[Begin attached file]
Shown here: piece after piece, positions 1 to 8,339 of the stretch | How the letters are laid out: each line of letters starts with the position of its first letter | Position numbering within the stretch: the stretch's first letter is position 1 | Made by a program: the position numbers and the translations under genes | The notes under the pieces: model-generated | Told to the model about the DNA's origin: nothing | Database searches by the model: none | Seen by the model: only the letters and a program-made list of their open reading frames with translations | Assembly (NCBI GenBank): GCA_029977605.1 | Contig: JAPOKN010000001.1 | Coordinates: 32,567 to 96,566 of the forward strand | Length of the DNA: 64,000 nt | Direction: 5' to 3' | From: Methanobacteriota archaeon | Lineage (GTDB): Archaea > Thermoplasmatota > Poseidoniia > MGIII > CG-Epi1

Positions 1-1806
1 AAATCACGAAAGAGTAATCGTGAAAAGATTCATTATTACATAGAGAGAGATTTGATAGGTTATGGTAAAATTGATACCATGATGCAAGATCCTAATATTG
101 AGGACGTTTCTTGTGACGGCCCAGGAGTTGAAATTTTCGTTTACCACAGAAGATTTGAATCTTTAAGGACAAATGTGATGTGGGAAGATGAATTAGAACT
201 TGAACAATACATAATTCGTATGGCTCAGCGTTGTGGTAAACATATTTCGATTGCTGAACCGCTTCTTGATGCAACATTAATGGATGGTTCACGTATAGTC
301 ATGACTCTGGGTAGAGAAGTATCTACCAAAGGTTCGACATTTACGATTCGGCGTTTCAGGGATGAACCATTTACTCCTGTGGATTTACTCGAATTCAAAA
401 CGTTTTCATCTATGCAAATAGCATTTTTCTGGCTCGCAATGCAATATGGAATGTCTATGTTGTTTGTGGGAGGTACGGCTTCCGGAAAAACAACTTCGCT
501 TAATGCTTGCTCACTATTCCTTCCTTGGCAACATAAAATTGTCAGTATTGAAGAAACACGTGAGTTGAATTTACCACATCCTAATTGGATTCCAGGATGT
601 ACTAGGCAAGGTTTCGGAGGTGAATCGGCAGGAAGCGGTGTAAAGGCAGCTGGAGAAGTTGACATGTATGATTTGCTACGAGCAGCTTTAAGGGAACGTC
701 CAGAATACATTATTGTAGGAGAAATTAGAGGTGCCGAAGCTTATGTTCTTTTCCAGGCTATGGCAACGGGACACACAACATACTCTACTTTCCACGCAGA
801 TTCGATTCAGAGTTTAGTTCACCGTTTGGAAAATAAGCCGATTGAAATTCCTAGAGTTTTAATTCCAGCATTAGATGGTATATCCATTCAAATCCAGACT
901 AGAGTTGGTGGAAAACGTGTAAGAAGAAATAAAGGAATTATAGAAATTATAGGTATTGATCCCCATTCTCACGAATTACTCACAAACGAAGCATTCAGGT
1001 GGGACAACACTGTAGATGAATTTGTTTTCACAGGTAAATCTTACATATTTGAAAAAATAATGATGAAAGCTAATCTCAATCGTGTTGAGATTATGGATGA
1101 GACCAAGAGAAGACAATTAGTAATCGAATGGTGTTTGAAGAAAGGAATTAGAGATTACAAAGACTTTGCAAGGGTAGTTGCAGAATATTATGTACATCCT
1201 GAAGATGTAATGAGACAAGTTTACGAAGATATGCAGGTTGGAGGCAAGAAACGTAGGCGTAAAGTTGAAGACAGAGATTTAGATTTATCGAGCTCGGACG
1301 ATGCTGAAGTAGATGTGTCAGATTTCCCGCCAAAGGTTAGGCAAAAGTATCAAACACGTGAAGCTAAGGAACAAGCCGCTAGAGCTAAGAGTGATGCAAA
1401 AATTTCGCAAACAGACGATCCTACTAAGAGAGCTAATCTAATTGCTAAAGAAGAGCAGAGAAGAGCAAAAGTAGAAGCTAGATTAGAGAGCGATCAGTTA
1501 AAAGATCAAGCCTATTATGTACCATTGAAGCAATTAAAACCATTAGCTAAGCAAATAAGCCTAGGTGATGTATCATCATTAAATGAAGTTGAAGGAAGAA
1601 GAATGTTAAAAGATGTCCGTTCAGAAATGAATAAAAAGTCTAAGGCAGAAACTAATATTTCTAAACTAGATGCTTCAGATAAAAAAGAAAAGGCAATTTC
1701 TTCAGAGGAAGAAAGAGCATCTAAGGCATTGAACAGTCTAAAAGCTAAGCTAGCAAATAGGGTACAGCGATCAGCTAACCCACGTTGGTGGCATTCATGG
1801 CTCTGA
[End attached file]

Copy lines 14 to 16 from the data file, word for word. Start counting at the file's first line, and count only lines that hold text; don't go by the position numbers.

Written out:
1101 GACCAAGAGAAGACAATTAGTAATCGAATGGTGTTTGAAGAAAGGAATTAGAGATTACAAAGACTTTGCAAGGGTAGTTGCAGAATATTATGTACATCCT
1201 GAAGATGTAATGAGACAAGTTTACGAAGATATGCAGGTTGGAGGCAAGAAACGTAGGCGTAAAGTTGAAGACAGAGATTTAGATTTATCGAGCTCGGACG
1301 ATGCTGAAGTAGATGTGTCAGATTTCCCGCCAAAGGTTAGGCAAAAGTATCAAACACGTGAAGCTAAGGAACAAGCCGCTAGAGCTAAGAGTGATGCAAA